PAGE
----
Emma: I don’t really enjoy when people call us “the Sea Squirts!” We prefer “the dependent children” (said regally in her lilting South African accent). Also, I don’t like how you always have to wear shoes on board. And I’m always cold on the ship, so bring a jacket!

Parker: And after noon, it switches to military time, so you have to learn that.

Emma: And every single day—well, almost—you have to lose an hour. Let’s say I go to bed at 9pm, but it’s actually 10pm the next day. It’s really bad.

What’s your favorite country we’ve visited?

Perri: China! My favorite was Beijing. The people were really nice, and the Great Wall was really steep.

Emma: I had three that were the best. Morocco—that was wonderful. I loved it. We went to Fes, it was like an abandoned city; it was beautiful. And in India, I don’t know why, I just enjoyed it so much. And then I liked Costa Rica because we went zip-lining. I flew like Superman, and I flew on my back and looked down to the ground and it was just really cool.

Parker: South Africa! We went to Emma’s house.

Emma: Yeah, it was kind of like a homestay!

Parker: And they have whales in the front yard!

Emma: No, we don’t!

Parker: Well, kind of.

Emma: We live in the Western Cape, kind of close to Hout Bay and Hermanus, and we live two roads down from the beach and we have the mountain behind us so it’s very nice.

So what country had the best food?

Perri: Definitely China, because their dumplings are really good.

Emma: Japan, because I love sushi.

Parker: Morocco has really good mint tea.

Did you guys ever get stressed out when you were traveling to any of the countries?

Parker: Yeah.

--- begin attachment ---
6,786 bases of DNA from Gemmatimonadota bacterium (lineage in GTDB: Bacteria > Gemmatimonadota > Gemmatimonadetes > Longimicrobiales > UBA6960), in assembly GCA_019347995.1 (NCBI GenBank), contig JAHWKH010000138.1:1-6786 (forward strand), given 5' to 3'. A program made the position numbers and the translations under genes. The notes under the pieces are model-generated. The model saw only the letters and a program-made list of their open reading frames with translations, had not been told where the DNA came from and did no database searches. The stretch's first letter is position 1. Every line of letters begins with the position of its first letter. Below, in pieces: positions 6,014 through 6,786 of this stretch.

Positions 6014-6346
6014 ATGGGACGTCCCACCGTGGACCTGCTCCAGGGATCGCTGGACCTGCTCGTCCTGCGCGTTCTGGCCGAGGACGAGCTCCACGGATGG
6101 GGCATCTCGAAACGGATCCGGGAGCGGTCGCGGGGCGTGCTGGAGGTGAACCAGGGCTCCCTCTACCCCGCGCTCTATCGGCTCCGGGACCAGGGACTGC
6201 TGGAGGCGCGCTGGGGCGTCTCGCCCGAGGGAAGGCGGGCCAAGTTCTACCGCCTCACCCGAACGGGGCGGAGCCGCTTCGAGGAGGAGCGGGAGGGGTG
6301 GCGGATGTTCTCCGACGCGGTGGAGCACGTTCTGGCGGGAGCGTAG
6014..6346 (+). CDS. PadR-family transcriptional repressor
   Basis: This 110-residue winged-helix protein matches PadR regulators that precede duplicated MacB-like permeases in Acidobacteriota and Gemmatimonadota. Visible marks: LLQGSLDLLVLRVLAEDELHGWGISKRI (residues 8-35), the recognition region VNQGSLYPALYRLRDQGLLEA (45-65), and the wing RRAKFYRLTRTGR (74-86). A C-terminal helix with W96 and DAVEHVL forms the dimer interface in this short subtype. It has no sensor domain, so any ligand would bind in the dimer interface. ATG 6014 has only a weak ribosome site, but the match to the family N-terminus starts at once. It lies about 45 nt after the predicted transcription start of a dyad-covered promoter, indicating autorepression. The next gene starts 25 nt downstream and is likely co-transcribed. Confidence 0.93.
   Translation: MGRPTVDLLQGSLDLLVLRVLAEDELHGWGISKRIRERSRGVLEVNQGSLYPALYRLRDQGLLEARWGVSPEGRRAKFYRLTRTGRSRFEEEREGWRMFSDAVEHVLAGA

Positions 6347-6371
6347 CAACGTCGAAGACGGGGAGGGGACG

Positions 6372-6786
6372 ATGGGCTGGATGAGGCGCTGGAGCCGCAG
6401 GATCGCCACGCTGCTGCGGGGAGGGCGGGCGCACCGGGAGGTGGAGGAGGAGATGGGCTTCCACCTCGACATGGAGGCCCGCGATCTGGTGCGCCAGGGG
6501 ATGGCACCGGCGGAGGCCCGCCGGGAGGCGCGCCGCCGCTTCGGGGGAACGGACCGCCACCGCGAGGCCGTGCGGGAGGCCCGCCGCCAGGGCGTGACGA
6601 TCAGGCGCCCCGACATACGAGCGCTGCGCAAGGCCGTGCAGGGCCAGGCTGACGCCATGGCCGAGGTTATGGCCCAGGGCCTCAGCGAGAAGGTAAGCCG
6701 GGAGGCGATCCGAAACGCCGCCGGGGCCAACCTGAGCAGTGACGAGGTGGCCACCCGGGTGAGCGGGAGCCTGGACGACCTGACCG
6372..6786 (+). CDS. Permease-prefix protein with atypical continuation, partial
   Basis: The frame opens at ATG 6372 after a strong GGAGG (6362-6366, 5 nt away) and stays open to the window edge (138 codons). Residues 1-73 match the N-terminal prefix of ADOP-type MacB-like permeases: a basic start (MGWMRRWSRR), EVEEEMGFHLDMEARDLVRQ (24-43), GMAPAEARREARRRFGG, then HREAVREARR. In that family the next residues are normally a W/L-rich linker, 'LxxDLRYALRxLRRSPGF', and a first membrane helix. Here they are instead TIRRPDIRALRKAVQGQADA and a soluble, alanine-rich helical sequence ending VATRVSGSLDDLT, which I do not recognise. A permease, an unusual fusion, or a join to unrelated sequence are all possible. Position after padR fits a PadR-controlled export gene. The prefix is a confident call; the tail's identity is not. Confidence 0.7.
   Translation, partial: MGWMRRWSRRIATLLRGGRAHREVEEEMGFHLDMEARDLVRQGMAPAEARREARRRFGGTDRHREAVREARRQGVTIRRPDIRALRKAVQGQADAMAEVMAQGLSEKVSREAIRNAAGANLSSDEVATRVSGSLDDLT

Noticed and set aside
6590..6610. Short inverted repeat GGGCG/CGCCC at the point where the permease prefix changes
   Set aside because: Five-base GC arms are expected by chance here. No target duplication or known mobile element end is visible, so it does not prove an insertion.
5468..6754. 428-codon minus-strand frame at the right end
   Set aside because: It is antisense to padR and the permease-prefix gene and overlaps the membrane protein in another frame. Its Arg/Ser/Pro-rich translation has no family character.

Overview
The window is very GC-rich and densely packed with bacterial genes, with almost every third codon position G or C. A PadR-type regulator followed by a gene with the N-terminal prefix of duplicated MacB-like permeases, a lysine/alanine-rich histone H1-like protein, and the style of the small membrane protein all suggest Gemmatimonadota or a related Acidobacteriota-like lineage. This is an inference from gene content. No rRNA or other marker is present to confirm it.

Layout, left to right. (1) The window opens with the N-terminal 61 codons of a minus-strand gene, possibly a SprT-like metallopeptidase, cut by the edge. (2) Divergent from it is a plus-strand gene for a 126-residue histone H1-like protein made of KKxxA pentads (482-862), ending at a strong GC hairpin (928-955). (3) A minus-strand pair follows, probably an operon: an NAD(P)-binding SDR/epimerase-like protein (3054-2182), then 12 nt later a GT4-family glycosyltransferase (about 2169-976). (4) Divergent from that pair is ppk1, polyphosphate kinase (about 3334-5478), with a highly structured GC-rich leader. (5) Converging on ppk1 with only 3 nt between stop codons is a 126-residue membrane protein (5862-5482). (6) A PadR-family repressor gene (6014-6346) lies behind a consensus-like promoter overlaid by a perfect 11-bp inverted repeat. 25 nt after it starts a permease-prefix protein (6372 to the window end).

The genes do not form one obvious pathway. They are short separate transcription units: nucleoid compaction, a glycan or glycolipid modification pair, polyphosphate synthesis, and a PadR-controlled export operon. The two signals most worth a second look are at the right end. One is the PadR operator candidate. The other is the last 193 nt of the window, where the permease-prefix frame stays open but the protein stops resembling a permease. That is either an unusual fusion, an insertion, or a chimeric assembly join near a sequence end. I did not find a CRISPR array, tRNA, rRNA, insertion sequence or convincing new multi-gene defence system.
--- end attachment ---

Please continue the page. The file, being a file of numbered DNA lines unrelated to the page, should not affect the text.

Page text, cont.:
Emma: I got really stressed out in Ghana. I don’t know why—I won’t tell you why because I don’t want you to go and not enjoy Ghana—but I think I felt bad for all of the people. And I was really worried about all the mosquitoes. Ghana was nice, I just didn’t enjoy it as much as other places.

Had you guys been to any of the places before?

Emma: I had been to several of the places because this is my third voyage. In spring 2010, I went just to Mauritius—we took a plane to Mauritius and then rode the ship back to South Africa. It was only five days at sea. My first full voyage was in 2004, and this is my second full voyage.

What’s different about this voyage from your past experiences?

Emma: The people are different, of course. There are more kids. There were only like five kids on our voyage before, and I hung out with this girl called Maya and we’re still really close. We are the only South Africans on this voyage, which is kind of weird. (Emma sailed with her father, her mother and her older sister.)

What advice would you give future kids coming on a Semester at Sea voyage?

Emma: Meet the crew members. They’re really nice. And you can’t be shy on this voyage really. All the kids want to know you. Just enjoy every minute of it, because now that it’s the end of the voyage, I’m like, “wow, that flew by really quickly.” Don’t start to change on the 111th day, change the first day.